professions (clinical social workers, professional counselors, and marriage and family therapists) although their education and training requirements are far more stringent.
According to a 1980’s national survey, psychologists are less likely than psychiatrists to treat patients with severe conditions, such as major depressive, manic or schizophrenic disorders and that persons with more significant impairments are more likely to seek care from psychiatrists in the first place (Knesper, Belcher, & Cross, 1989). The authors conclude that, for patients with less severe mental health conditions, psychologists present a more cost-effective therapeutic alternative. They note that expansions in reimbursement and scope of practice for psychologists may make them even more attractive for these consumers. Credentialing
State licensure of clinical psychologists did not begin until after World War II. By the late 1970s, all states had adopted such laws (Hogan, 1979). The American Psychological Association played an active role in this process, developing and promoting a model licensing law aimed at ensuring high professional standards and the right of psychologists to practice independently.
In order to obtain licensure as a psychologist in most states, a person is required to have completed a doctorate in psychology (either a PhD or a PsyD) from a program accredited by the American Psychological Association (APA). In addition, s/he must have completed a pre- doctoral internship (typically one year long) and a postdoctoral residency (also one year long). Many of these highly structured clinical training programs are also accredited by the APA. Some (but not all) state psychology boards consider the APA accreditation status of internships and residencies when making licensure decisions (Keilin et al., 2000).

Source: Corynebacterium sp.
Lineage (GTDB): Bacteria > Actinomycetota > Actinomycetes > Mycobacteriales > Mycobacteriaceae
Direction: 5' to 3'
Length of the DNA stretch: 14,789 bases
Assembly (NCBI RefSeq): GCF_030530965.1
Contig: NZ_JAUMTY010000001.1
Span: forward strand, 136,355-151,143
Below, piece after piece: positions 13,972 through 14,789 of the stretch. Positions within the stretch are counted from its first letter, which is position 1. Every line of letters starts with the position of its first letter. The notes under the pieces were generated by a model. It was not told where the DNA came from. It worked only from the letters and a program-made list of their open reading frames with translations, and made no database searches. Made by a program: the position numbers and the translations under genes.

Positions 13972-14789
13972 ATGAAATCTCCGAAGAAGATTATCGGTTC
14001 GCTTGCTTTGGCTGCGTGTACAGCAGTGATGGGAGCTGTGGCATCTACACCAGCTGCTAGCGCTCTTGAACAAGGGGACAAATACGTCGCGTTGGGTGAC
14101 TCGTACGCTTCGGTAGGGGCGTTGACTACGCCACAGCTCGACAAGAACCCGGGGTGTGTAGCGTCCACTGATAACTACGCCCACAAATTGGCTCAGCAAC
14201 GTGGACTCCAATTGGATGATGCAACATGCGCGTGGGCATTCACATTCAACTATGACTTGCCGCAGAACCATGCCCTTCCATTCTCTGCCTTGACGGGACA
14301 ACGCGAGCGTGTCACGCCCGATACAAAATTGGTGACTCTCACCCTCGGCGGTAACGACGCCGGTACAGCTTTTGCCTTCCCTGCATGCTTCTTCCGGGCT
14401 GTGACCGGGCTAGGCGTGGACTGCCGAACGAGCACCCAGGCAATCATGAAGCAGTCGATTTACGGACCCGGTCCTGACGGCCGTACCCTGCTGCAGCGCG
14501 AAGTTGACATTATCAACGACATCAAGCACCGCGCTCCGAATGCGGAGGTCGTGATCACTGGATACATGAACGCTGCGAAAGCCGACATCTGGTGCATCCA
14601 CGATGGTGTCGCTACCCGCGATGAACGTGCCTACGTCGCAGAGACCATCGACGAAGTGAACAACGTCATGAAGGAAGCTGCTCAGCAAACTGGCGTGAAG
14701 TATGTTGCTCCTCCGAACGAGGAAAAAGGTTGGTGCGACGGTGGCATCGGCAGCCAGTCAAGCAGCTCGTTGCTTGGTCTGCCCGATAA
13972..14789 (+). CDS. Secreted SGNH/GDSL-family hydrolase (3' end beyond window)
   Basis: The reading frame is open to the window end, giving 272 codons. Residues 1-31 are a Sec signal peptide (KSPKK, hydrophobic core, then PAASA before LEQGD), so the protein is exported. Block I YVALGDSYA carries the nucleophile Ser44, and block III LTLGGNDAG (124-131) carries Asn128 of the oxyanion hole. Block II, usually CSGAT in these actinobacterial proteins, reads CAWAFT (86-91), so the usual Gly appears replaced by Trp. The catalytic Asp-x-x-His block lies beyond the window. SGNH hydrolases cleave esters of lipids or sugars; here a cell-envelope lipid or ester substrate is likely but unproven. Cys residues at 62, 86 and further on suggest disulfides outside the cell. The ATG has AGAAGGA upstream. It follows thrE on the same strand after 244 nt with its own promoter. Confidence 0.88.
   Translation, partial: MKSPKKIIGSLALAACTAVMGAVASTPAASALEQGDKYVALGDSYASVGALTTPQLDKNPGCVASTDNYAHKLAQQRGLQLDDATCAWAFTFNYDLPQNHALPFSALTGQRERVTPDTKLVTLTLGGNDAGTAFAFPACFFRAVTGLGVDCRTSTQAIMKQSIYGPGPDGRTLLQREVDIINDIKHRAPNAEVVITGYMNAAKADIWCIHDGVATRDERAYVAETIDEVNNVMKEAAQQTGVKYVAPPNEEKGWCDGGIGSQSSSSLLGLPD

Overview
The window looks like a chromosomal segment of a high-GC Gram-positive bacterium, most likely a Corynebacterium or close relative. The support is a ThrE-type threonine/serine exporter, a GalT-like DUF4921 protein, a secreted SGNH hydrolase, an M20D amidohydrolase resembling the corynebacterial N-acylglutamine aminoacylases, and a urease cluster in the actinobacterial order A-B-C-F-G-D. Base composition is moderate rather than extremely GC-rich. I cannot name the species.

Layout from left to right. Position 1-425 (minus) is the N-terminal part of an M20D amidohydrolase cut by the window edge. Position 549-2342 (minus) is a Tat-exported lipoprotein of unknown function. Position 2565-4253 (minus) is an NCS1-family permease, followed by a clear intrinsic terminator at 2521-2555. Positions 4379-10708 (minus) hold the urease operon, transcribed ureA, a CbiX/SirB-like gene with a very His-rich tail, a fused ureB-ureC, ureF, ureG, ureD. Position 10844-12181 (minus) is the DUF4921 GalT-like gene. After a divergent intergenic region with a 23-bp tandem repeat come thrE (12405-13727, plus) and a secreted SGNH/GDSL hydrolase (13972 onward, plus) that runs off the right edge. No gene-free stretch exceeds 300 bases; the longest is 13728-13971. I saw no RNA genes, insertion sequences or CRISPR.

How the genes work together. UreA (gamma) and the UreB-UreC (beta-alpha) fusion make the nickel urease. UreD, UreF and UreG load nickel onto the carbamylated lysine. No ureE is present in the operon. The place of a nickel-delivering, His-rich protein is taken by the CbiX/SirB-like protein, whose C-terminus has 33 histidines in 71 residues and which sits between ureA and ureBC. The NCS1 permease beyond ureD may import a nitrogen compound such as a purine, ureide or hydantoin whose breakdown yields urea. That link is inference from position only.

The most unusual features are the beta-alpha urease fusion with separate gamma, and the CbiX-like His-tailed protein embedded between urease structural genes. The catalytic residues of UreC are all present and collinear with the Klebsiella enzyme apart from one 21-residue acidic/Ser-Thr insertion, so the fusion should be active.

During doctoral studies, the psychology graduate student is expected to gain mastery of subject areas including but not limited to: biological, cognitive, affective and social aspects of behavior; history and systems of psychology; research methods and techniques of data analysis; human development; psychopathology; professional standards and ethics; problem assessment and implementation of appropriate intervention strategies. S/he is expected to spend a minimum of three years in full-time coursework (American Psychological Association, 2002). The PhD includes the requirement of a dissertation, as well.
As of October 2000, the APA had accredited over 200 doctoral programs in professional psychology (American Psychological Association, 2000). They are located in virtually every state, as well as the District of Columbia, Puerto Rico, and every Canadian province. While most are university-based, some are freestanding institutes, while others are affiliated with theological seminaries.